For those who have experienced an irreparable injury to the meniscus, or had a total or partial meniscectomy, a meniscus allograft transplantation (MAT) is often preferred to restore the biomechanical functioning of the meniscus.
Although the indications for MAT have not been established yet, it has been indicated with symptomatic patients that have early or mild cases of osteoarthritis, for those older than 50, and for those with an outerbridge of grade II or lower. The short-term and intermediate results have indicated clinical improvements, as well as consistent objective findings. There is a need for long-term observations, in order to evaluate and determine the longevity of these promising results.
The menisci are responsible for transmitting loads across the knee, reducing stress with an increase in contact area throughout the joint, joint lubrication, joint stability, shock absorption, and also nutrition of the chondrocytes. A tear to the meniscus will result in increased stress to the knee joint, and reduce the contact surface between the femur and tibia.
When treating meniscal tears, in most cases a repair is preferred rather than a meniscectomy, and a partial meniscectomy is preferred instead of a complete removal of the meniscus. Unfortunately, with some types of tears to the meniscus, a partial meniscectomy or meniscal repair is not a viable option. With radial repairs that have extended to the joint capsule, or with knees that have severe degenerative changes, a total or partial meniscectomy is unavoidable.
MAT Offers Pain Relief and Improves Function
The meniscus allograft transplantation (MAT) was first introduced in 1989, and has remained controversial while being the subject of many studies. It has been a widely performed procedure to relieve pain and provide functional improvement, and with a variety of methods being utilized, there are no properly established techniques.
While indications for MAT still remain controversial, the prime candidates for this procedure are those older than 20, who have previously had a meniscectomy, do not have joint instability or severe degenerative changes, have localized swelling or pain with the meniscus-deficient area, and have a normal alignment in the lower limb.
A meniscus transplant is known to produce unsatisfactory results with knees that have advanced arthrosis, and is the reason for the procedure being recommended for patients that have grade I and II cartilage damage. However, there are recent studies that report the procedure has resulted in functional and clinical improvements after being performed on patients carefully selected with grade III and grade IV damage to the cartilage, and also combined with other procedures for damaged cartilage.
Along with the condition of the articular cartilage, the stability of the ligament and lower limb alignment is important to consider with a MAT procedure because ligament instability and misalignment can cause early failure with the procedure. In these cases a ligament reconstruction may be necessary, or a concomitant or staged malalignment may need to be performed.
Allograft Sizing important for Procedure
The meniscus allografts are able to be deep frozen or fresh frozen, cryopreserved, freeze-dried or lyophilized, or fresh. Despite having low cell viability, deep frozen or fresh frozen grafts are the most commonly used due to higher success rates, a lower risk of transmitting disease due to a reduction in immunogenicity with histocompatible antigens in the grafts, and its ability to maintain biomechanical properties.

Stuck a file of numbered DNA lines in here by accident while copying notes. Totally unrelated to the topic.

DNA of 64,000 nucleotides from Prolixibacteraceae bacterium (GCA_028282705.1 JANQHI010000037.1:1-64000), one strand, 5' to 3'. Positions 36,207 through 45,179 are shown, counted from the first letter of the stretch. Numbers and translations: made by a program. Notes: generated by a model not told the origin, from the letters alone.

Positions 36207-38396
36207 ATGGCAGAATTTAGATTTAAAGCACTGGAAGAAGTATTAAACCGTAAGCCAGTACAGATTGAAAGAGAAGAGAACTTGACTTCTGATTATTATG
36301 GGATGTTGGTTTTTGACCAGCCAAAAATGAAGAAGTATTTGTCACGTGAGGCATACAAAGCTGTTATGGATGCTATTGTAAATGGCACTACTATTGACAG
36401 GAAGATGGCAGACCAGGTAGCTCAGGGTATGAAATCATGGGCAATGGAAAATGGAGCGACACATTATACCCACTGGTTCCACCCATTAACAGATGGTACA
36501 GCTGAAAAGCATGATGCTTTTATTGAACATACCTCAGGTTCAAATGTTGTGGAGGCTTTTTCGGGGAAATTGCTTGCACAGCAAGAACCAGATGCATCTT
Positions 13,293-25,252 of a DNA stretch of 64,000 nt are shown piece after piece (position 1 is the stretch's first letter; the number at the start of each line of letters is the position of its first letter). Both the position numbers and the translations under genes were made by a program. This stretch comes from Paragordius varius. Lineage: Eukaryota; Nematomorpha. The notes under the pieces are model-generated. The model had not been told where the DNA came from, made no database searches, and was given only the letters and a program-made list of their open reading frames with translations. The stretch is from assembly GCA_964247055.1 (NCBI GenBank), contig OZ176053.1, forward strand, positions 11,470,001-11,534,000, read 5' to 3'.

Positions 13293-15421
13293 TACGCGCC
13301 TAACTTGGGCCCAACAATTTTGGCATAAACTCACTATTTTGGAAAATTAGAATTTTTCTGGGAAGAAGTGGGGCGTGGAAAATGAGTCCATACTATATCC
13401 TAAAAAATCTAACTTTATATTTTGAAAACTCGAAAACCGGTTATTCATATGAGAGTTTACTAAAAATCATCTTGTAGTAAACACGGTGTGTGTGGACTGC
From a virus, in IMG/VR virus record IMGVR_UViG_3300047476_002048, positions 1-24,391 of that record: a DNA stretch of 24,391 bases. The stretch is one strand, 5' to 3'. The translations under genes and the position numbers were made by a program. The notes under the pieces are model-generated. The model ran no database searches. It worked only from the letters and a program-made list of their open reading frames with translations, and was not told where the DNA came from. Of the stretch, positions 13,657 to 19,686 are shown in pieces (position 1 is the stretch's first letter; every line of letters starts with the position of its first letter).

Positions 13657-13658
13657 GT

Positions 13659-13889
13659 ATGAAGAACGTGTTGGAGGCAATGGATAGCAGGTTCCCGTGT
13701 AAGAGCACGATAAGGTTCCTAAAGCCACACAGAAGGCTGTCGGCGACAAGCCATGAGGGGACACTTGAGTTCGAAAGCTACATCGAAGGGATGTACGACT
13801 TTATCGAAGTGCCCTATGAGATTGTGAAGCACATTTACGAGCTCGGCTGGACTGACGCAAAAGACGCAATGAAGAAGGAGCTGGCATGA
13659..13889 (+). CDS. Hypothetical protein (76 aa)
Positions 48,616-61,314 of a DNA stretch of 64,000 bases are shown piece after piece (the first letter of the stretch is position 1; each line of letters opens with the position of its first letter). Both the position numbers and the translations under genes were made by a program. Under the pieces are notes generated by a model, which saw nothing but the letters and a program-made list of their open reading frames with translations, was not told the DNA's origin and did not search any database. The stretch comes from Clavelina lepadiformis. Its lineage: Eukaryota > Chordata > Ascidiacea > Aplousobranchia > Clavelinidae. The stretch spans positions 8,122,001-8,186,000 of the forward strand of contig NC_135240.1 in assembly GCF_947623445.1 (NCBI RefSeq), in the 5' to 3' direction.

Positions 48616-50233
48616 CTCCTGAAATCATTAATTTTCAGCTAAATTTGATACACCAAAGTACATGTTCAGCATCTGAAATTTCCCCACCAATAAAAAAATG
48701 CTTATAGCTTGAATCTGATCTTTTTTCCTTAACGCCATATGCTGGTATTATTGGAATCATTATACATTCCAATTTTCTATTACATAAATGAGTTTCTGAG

Proper graft sizing is critical with promoting tissue healing and restoring the chondroprotective role in the meniscus. The size is able to be determined by magnetic resonance imaging (MRI), plain radiography, or computed tomography (CT). A meniscus transplant can either be performed with an arthroscopic or open approach, but most commonly the arthroscopic approach is used.
In regard to the method for graft fixation, the fixation with soft tissue along with bone plugs attached to the posterior and anterior horns is found to be more effective than just using the soft tissue fixation for obtaining rigid fixation along with restoring almost normal contact mechanics.
Complications and Benefits of Meniscus Transplant
Some possible complications with a meniscus transplant can be ruptures, extrusion, and graft shrinkage. A graft shrinkage can be common with lyophilize grafts, but with fresh frozen or fresh grafts it is a more rare occurrence. The main goal of a meniscus transplant is to protect the cartilage and its efficacy. Some studies recommend that a transplant be performed as early as possible in order to benefit the chondroprotective role, while other studies show no significant correlation between timing and chondroprotection.
A meniscus transplant is an excellent option for patients that do not suffer from knee instability or malalignment, as well as those who have already had a total or partial meniscectomy. The short-term and mid-term outcomes of a transplant have proven to be successful with improving knee functions and providing pain relief. While there are not any established surgical techniques with a meniscus transplant and the current methods are challenging, the results have been promising and long-term follow up studies need to be conducted to determine its overall success.
Dr. Sumit Dewanjee with FXRX is the top knee surgeon in Arizona. He offers all types of knee procedures including meniscectomy, meniscus repair and meniscal transplants. Dr. Dewanjee is Board Certified and Fellowship Trained, and has received the Patients Choice Award 5 straight years!
Most insurance is accepted at the practice, call (480) 449-3979 today!